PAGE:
"O Rei" and "Mane" were leading a squad that had a mix of players from the previous World Cup and also rising stars (who would then have their glorious moment in 1970). Pele and Garrincha started in the first match against Bulgaria, and the Canarinha won with goals scored by the two phenomenal players. However, Bulgaria’s constant fouling of Pele ended with him getting injured.   

    For the next match, Garrincha wasn’t able to be the player that carried the team on his shoulders without Pele, like he did four years earlier, in part due to his struggle with knee injuries. Brazil lost against Hungary and Garrincha did not play the last group-stage game.

    Against Portugal, Feola got Pele back into the starting line-up, even though he wasn’t fully recovered. The Portuguese were able to stop him, with the referee's complicity, by fouling him constantly. Pele was visibly not healthy and limping on the pitch. He was unable to help the team avoid a second loss and an early elimination.

    Pele saw the best of his career in the 1960s, where naturally he reached the peak of his performance because of his age. But when it came to the two World Cups played in that decade, he wasn’t able to show his true potential.

4. Zico—Mexico 1986

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    Getty Images/Getty Images

    The 1982 version of Brazil was one of the most spectacular of all time, its only regret being unable to win the cup. Coach Tele Santana’s squad came into Mexico ’86 with a thirst for revenge.

    The orchestrator of the 1980s Brazil—the one wearing the legendary No. 10 jersey—was Zico. The problem was that the Flamengo star had been carrying an injury caused by Marcio Nunes in 1985.

    Zico’s situation was different to the other players in this article; his game was obviously diminished by the injury he suffered before the World Cup, but he was still present, regardless of not being fully recovered.

    The 1986 Brazil was good, but it was not the one from Spain ’82. Zico only played as a substitute in three games during the tournament. However, Santana’s decision to play Zico in such conditions ended up being disastrous for the Selecao’s chances of winning the cup.

    In the quarter-final match against France, Zico came as a substitute with less than 20 minutes left in regular time. Minutes later he had the chance to score the winning goal to advance to the semi-finals with a penalty kick. Zico missed, and Brazil eventually lost in a penalty shootout against the French.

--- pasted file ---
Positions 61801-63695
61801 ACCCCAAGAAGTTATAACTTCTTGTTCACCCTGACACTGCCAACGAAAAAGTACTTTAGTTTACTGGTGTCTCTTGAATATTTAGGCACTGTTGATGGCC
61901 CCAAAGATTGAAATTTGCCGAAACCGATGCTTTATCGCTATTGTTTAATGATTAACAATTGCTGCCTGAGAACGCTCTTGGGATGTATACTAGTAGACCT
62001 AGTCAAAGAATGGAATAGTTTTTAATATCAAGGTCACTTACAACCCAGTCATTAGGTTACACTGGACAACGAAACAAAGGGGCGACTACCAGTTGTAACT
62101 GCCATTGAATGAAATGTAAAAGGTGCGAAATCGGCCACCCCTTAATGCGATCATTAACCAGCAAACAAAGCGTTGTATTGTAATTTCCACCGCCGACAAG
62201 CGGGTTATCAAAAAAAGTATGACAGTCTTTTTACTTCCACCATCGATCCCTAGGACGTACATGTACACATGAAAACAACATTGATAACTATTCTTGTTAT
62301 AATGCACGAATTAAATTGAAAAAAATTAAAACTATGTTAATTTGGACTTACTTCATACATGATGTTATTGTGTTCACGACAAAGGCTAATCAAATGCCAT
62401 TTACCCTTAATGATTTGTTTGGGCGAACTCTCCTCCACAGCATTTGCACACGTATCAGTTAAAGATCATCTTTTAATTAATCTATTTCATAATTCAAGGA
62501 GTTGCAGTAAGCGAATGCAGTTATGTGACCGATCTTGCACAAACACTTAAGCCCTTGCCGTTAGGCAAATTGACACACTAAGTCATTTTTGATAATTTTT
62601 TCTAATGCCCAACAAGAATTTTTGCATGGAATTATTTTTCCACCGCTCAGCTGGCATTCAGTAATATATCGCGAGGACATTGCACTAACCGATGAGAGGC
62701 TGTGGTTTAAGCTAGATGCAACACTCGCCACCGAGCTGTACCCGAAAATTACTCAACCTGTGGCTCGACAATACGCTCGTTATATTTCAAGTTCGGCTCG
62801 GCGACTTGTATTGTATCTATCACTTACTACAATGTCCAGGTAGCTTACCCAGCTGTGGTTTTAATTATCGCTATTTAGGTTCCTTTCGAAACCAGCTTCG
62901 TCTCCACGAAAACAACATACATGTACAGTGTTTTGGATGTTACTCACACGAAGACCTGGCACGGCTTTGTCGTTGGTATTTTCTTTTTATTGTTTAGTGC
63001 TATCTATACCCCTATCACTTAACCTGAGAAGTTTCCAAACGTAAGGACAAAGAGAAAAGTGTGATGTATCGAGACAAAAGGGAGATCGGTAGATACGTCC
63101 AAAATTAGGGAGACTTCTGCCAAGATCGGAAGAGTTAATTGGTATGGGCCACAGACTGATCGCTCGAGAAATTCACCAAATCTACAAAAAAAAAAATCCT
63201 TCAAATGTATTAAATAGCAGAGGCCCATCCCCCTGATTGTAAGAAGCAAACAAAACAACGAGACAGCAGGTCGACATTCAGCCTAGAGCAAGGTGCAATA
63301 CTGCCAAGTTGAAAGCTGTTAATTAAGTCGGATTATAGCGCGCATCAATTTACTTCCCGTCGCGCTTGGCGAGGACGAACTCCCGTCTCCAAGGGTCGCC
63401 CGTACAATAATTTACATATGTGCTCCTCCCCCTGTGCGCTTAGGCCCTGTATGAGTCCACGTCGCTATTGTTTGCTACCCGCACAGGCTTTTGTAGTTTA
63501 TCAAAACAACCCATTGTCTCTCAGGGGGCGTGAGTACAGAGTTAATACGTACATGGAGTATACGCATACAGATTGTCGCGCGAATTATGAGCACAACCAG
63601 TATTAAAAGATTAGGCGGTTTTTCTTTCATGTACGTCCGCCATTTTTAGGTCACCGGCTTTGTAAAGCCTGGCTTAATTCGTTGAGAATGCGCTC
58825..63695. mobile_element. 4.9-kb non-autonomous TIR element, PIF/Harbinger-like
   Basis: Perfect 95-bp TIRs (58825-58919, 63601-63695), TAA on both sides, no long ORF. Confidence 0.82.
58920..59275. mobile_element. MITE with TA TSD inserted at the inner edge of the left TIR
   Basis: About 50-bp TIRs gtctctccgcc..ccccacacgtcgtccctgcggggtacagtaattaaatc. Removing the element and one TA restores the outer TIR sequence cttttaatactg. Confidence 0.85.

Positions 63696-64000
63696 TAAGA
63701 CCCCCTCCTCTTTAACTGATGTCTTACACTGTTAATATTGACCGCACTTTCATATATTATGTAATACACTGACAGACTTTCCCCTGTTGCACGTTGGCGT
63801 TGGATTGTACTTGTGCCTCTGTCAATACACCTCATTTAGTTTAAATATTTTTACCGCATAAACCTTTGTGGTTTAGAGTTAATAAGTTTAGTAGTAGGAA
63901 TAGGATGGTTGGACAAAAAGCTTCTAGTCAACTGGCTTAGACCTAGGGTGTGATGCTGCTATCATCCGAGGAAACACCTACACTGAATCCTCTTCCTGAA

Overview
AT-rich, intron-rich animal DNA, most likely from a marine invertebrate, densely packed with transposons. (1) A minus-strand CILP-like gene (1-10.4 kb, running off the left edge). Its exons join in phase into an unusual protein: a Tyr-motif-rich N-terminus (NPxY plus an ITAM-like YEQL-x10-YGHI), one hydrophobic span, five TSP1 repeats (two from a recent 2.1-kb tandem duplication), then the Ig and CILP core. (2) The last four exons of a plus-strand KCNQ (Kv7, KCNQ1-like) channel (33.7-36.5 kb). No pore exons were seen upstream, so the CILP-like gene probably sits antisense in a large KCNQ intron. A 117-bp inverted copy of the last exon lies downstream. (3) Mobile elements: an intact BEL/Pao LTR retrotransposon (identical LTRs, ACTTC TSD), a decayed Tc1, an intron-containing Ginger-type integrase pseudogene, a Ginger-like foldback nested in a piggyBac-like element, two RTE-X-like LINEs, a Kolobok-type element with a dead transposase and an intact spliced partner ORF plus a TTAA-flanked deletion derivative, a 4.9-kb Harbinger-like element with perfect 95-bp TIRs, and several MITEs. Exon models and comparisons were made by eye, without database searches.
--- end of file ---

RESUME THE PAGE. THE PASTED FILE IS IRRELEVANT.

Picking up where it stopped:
5. Ronaldo—France 1998

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    RICARDO MAZALAN/Associated Press

    Sixty years after Brazil suffered with Leonidas' injury in France 1938, history repeated itself. This time, the dramatic moment took place in the dawn of the final against the host country.

    Ronaldo was Brazil’s biggest star and striker in France ’98. He came into the tournament as the Ballon d’Or winner and having dominated defenders in the Dutch, Spanish and Italian leagues; he was unstoppable. Ronaldo had lightning speed, possessed the magical Brazilian skill and was a deadly finisher.

    Brazil were the great favourites to win the tournament and achieve their second back-to-back World Cup, despite Mario Zagallo’s decision to leave out the hero of USA ’94—Romario.

    With the team making it to the final and Ronaldo being crucial with four goals scored along the way, everything was going according to what everybody thought. But the cruel fate of the 1938 Selecao haunted the one from 1998.

    The night prior to the final, Roberto Carlos cried for help as team-mate and room-mate Ronaldo apparently convulsed due to the pressure laid on him to win the World Cup.

    Just like conspiracy theories and myths came to life after Leonidas' injury, the same thing happened with Ronaldo. There were even investigations regarding what really happened that day. You can find more about the conspiracy theories and investigations in this Bleacher Report article.

    What we do know is that players were concerned and the mood of the whole team got a big hit by witnessing what happened to the team star.

    The next day, it was said that Zagallo wasn’t going to play him, but he ended up deciding to leave him in the starting line-up. Ronaldo was a ghost on the pitch, not even the shadow of the great player the world was used to seeing at the time. Brazil ended up losing 3-0.